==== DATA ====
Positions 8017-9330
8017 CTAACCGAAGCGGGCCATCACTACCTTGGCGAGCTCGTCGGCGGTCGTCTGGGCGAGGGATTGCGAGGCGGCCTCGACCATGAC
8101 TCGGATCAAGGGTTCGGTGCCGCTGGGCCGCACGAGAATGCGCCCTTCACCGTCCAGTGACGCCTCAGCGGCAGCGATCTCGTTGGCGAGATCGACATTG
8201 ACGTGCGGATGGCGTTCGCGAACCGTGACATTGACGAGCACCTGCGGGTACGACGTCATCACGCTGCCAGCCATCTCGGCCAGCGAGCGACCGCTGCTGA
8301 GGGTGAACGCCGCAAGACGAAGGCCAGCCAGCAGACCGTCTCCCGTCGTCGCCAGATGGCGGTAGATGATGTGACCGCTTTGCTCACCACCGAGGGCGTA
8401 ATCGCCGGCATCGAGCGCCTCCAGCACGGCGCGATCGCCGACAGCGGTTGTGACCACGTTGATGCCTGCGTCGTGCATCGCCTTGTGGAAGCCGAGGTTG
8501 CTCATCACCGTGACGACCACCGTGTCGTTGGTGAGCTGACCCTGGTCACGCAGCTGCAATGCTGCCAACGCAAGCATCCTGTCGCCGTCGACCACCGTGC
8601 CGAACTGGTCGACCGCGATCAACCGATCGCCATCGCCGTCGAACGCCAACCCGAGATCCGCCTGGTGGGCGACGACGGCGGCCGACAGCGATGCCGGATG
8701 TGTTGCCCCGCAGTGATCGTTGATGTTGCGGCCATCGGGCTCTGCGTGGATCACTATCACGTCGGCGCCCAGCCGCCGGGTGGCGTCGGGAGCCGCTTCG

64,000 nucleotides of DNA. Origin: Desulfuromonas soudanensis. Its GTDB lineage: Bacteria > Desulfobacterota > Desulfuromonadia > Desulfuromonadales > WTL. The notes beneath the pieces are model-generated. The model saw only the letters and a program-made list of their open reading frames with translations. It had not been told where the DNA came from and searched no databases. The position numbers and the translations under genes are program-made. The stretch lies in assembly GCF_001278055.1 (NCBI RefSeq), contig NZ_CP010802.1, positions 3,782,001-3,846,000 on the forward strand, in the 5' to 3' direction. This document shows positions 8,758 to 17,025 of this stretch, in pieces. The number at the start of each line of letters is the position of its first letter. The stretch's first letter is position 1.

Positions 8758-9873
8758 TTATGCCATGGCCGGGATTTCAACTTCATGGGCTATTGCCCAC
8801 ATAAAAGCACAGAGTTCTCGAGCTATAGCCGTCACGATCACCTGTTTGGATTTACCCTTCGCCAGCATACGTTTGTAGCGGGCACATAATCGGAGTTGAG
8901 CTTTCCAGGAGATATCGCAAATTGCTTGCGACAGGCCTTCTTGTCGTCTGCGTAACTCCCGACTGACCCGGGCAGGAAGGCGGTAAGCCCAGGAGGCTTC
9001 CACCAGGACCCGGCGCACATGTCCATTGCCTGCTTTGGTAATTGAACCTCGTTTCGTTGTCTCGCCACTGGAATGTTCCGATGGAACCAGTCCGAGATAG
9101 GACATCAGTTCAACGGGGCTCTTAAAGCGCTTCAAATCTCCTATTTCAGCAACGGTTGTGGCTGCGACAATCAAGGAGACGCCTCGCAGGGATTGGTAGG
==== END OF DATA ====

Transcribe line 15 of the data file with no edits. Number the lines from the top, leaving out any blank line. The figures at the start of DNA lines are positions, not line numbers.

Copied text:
9001 CACCAGGACCCGGCGCACATGTCCATTGCCTGCTTTGGTAATTGAACCTCGTTTCGTTGTCTCGCCACTGGAATGTTCCGATGGAACCAGTCCGAGATAG